Emergency money. Enough cash in times of trouble. However you describe such money, there’s a lot to consider about the way you manage this aspect of your finances.
Low interest rates are dominating the headlines right now. This can lead to a questioning of how much money you hold in cash.
The current pandemic has also heightened the perception that ‘things might run out’ and this has exacerbated our thoughts of how much we need stashed away in ‘emergency money’ at any given time.
There are no simple rules about emergency money. The amount will vary from household to household.
But many people can dramatically underestimate the funds they can already access, if need be, without keeping high cash account balances.
The following is a short summary of just some of the ways you might get your hands on extra funds if necessary.
The Age Pension
By age 67 about 70% of Australian retirees are on a full or part Age Pension. By age 80, this has risen to about 80%. This makes the Age Pension the most critical pillar of retirement income. And the best part is that this is a dependable, secure fortnightly payment. Regardless of what else is happening, the federal government is contracted to pay your entitlement, plus supplements.
In addition to your scheduled fortnightly payment, there are other ways that those on an Age Pension can access their money early, should you need to do so. Find out more from our consultants.
Pension Loans Scheme
This is essentially a form of reverse mortgage but rather than getting the loan from a financial institution the loan arrangement is managed and guaranteed by the federal government, which allows a type of equity access on your residential property. Amounts are paid either fortnightly, or more recently, they are available in twice-yearly lump sums. There are rules and requirements on participants eligibility. Read the full detail here.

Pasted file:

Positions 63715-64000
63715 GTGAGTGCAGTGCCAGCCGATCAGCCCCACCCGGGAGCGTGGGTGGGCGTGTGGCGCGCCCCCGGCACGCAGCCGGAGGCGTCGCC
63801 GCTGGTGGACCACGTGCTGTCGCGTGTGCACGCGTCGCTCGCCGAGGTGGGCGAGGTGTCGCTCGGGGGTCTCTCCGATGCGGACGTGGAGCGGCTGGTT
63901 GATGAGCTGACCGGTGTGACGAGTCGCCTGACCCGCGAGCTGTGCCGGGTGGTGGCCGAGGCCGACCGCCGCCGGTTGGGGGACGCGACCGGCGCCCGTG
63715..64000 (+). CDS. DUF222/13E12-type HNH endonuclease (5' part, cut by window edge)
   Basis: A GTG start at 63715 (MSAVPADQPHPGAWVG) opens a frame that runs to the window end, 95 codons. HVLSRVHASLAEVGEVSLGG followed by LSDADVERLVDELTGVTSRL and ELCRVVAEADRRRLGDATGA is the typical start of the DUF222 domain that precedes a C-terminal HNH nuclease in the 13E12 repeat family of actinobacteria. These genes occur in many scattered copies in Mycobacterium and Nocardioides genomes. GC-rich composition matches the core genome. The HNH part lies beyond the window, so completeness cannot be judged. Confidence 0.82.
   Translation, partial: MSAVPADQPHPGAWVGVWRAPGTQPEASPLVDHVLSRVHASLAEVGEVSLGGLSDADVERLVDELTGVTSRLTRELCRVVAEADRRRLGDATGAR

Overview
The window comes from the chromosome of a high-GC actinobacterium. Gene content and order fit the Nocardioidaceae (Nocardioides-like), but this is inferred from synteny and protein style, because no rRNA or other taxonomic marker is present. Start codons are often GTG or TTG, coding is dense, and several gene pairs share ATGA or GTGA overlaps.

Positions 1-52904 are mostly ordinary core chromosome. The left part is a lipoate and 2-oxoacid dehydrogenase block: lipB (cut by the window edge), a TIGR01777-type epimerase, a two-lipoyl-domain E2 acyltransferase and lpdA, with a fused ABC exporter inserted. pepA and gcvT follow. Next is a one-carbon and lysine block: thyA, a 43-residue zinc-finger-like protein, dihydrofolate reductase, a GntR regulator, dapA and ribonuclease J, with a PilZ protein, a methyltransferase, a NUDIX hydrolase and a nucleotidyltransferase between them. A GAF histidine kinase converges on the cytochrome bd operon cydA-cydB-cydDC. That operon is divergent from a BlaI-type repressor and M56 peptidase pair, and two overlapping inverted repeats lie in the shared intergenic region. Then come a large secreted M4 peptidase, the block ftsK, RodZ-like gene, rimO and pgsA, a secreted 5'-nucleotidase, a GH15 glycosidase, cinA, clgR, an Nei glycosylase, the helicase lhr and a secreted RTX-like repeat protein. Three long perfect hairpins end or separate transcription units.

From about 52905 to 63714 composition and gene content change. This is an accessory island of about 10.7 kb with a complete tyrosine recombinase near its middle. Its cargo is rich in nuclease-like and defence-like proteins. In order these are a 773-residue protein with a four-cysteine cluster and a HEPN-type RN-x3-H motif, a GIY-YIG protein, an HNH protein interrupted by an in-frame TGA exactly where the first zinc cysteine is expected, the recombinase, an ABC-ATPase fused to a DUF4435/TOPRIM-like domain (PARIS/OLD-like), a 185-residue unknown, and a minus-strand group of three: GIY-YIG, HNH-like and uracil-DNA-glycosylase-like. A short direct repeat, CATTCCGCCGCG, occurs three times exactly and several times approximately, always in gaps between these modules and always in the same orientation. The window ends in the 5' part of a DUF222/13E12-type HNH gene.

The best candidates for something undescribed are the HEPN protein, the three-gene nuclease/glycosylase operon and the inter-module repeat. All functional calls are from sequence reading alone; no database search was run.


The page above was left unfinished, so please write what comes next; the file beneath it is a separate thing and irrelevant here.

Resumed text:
There’s a myriad of different types of financial products which sit in this category. Some investments can be accessed without prior notice (i.e. cash accounts), others may require days, weeks, months, or in some cases, even years of notice to withdraw your investment without a penalty. The point here is that you need to be fully aware of the withdrawal terms and conditions attached to each and any type of investment before you commit.
Often held within your super fund, account based pensions can also provide a regular income stream. In addition lump sums are generally available within 5-14 working days, and generally able to be withdrawn without penalty, depending of course, upon your superannuation status. Super funds which in your Account Based Pension ‘bucket’ are also generally available for timely withdrawal.
Accessing any of the above sources of cash requires careful consideration in order to avoid unexpected penalties, reduction of your Age Pension entitlement, or being left with insufficient capital to continue to draw your expected regular income payments.
The critical point when it comes to a discussion of whether you need to hold high cash reserves ‘for a rainy day’, is that, given the current Reserve Bank official cash rate of 0.1%, you will earn very little on money invested in a cash account. Your monthly fees may even outstrip your interest. So it remains important to keep just enough cash at hand, after a review of all of the above extra ways you might get money.
The questions to consider are:
- Which forms of funds you can access
- How much you could expect to be able to access
- How quickly you could expect to receive these funds
Knowing the answers to these questions will help you clarify how much cash on hand you actually need. Which could result in freeing up extra funds to invest at a higher rate, boosting your overall retirement income.
Juggling your retirement income portfolio is never easy.
That’s why looking at the widest range of options possible and consulting an experienced adviser to check which balance of cash, private investment, super and Age Pension is usually the best strategy of all. And it always helps to ensure you are getting all of your entitlements from the Government. You can check your age pension entitlements here.
This article is provided by Retirement Essentials Representative Number: 001260855. We are an authorised representative of SuperEd Pty Ltd ABN 88 118 480 907 AFSL #468859. This information is not intended as financial product advice, legal advice or taxation advice. It does not take into account your personal situation, goals or needs and you should assess your own financial situation, consider if the information is suitable for you and ensure you read the relevant Product Disclosure Statement (PDS) if you choose to make any changes to your financial situation. It is always advisable to consult a financial adviser before making financial decisions.